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posted: 7/29/2014 2:48 PM

Looking back on 50 years of the Hoffman Estates Park District

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  • The spring 1969 signing of the Hoffman Estates Park District's purchase of the Vogelei property. At the last minute, owner Ida Vogelei decided she didn't want to sell the driveway, but ultimately gave in.

      The spring 1969 signing of the Hoffman Estates Park District's purchase of the Vogelei property. At the last minute, owner Ida Vogelei decided she didn't want to sell the driveway, but ultimately gave in.
    Courtesy of the Hoffman Estates Park District

  • Vogelei Park in 1970, shortly after the Hoffman Estates Park District's 1969 purchase of the land.

      Vogelei Park in 1970, shortly after the Hoffman Estates Park District's 1969 purchase of the land.
    Courtesy of Hoffman Estates Park District

  • The groundbreaking ceremony for the Prairie Stone Sports & Wellness Center.

      The groundbreaking ceremony for the Prairie Stone Sports & Wellness Center.
    Courtesy of Lois and Andrew McPherson

  • The Hoffman Estates Park District's Highpoint Park in 2013.

      The Hoffman Estates Park District's Highpoint Park in 2013.
    Courtesy of Hoffman Estates Park District

  • Fishing at Highpoint Park in 1972.

      Fishing at Highpoint Park in 1972.
    Courtesy of Hoffman Estates Park District

  • Joe Fabbrini

      Joe Fabbrini

 
 

The Hoffman Estates Park District will mark its 50th anniversary with its Party in the Park on Saturday, Aug. 2, at Highpoint Park, and some of those who remember the entire long journey to this weekend's celebration are sharing stories of how the district came to be.

Among them are the wife and son of Joe Fabbrini -- the visionary leader who did much of the legwork to establish the park district before and after the voter referendum that legally created it in 1964.

Though Joe and his wife Kathy retired to Florida in 1989, he continued until his death in 2011 at the age of 87 to love both Hoffman Estates and the park district he'd help build.

"We miss him quite a bit," said his son, Jim Fabbrini. "He was quite a man and quite a leader. To say he enjoyed the parks was an understatement."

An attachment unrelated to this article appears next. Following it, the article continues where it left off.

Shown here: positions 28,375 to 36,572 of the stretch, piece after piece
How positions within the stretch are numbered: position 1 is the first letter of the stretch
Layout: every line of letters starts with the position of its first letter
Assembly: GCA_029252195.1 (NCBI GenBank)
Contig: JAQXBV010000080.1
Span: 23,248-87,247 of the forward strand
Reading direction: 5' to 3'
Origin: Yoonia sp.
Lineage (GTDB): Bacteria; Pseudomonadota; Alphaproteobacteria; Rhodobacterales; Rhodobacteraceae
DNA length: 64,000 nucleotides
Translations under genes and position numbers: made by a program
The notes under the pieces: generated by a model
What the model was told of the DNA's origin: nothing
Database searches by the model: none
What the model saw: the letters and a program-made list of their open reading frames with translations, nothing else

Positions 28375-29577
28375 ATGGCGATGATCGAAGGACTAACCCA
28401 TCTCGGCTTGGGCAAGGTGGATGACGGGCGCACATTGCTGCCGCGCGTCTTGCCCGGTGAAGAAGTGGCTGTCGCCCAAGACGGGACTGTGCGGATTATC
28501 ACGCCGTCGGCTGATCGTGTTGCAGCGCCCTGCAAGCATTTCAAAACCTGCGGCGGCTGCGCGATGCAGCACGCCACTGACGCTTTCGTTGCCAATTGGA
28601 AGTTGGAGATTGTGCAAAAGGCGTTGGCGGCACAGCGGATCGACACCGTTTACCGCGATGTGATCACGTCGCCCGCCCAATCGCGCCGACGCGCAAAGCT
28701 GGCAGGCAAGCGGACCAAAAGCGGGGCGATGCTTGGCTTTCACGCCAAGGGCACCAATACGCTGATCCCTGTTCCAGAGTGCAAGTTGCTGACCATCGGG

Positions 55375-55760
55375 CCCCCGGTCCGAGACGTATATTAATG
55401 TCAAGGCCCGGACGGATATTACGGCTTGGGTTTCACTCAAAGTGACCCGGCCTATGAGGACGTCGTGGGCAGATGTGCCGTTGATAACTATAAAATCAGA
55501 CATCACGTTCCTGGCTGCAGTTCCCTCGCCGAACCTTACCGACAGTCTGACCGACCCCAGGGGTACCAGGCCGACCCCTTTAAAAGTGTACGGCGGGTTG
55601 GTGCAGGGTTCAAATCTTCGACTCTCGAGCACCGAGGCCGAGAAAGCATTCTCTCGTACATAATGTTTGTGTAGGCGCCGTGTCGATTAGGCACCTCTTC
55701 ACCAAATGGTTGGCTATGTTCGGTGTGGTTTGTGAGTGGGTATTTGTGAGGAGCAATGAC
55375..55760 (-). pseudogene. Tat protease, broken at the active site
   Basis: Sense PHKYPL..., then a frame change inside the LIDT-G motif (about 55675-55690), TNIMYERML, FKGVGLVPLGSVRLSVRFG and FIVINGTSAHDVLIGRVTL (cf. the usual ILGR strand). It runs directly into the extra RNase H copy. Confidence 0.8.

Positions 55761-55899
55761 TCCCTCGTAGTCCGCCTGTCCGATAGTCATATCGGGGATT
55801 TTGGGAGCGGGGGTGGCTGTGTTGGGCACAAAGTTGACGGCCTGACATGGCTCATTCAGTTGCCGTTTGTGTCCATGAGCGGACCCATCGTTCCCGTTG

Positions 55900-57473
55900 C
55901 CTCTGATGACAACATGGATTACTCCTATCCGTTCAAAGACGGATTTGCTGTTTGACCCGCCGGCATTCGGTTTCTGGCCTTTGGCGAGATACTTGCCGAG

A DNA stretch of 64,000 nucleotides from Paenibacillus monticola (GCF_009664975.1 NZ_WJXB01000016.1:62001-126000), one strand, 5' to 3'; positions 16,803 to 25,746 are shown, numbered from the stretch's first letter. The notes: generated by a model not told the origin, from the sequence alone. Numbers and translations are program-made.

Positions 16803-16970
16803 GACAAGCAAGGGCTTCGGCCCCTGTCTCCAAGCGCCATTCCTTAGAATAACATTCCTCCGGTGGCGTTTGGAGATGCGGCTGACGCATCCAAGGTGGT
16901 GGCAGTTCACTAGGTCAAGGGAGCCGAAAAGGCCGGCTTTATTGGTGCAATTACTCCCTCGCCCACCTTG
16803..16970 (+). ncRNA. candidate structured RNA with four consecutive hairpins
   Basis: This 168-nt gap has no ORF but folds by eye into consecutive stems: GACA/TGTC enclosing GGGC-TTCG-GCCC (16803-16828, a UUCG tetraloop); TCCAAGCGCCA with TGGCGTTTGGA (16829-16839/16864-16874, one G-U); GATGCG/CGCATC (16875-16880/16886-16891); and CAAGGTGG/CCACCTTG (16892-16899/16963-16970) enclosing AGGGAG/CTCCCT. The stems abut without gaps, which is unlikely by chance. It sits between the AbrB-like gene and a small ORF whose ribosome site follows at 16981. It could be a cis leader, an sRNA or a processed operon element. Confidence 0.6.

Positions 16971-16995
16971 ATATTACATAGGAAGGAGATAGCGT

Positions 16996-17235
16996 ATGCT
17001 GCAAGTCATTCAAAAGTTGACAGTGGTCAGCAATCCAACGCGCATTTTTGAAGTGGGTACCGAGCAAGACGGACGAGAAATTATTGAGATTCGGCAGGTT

Joe and Kathy moved with their four children from Chicago to Hoffman Estates' new Highlands subdivision in the early '60s. Their house backed up to Highland Pond, originally a peat bog planned to be used strictly for water retention.

Kathy said so many people were moving to the suburbs at that time, excited by the prospect of owning a home in such surroundings. Most didn't realize until they got here the absence of such amenities as parks, which they'd grown accustomed to in the city.

But while Joe probably wasn't alone in missing parks, he set out to do something about it. He started by speaking with friends on the village board about starting a park district using land both donated by developers and purchased.

Joe served on both the village's short-lived park board and the steering committee that took the park district referendum to vote.

He joined Bernard M. Bartosch, Charles R. Meyers, Lyle A. Button and Elizabeth M. Fink on the park district's first board of commissioners, which took office May 22, 1964. Joe also became the district's first de facto director until 1967.

Among his accomplishments during those years was establishing the summer playground program, "Tot Lot," which later evolved into today's summer camp. He also advocated for lighting the parks to maximize residents' use of them.

George Seaver was on the village board during those years, but moved on to the park district board from 1969 to 1975. He found the park district pleasantly less political than the village board.

Much important work was done during this second chapter of the district's history -- particularly in the area of land acquisition.

He was on the park board when the district bought the Vogelei Park property from farm owner Ida Vogelei. Seaver recalls that she changed her mind at the last minute about wanting to sell the farm's driveway, but ultimately was persuaded to complete the sale.

Seaver saw the park district grow from an operation with a $60,000 to $70,000 budget just to cut grass and conduct maintenance to full-service district with dozens of parks, facilities and programs for residents to enjoy.

"I just think park districts are essential," Seaver said.

Making park districts a separate entity from municipalities is key to ensuring their mission doesn't get overly bogged down in politics, he added.

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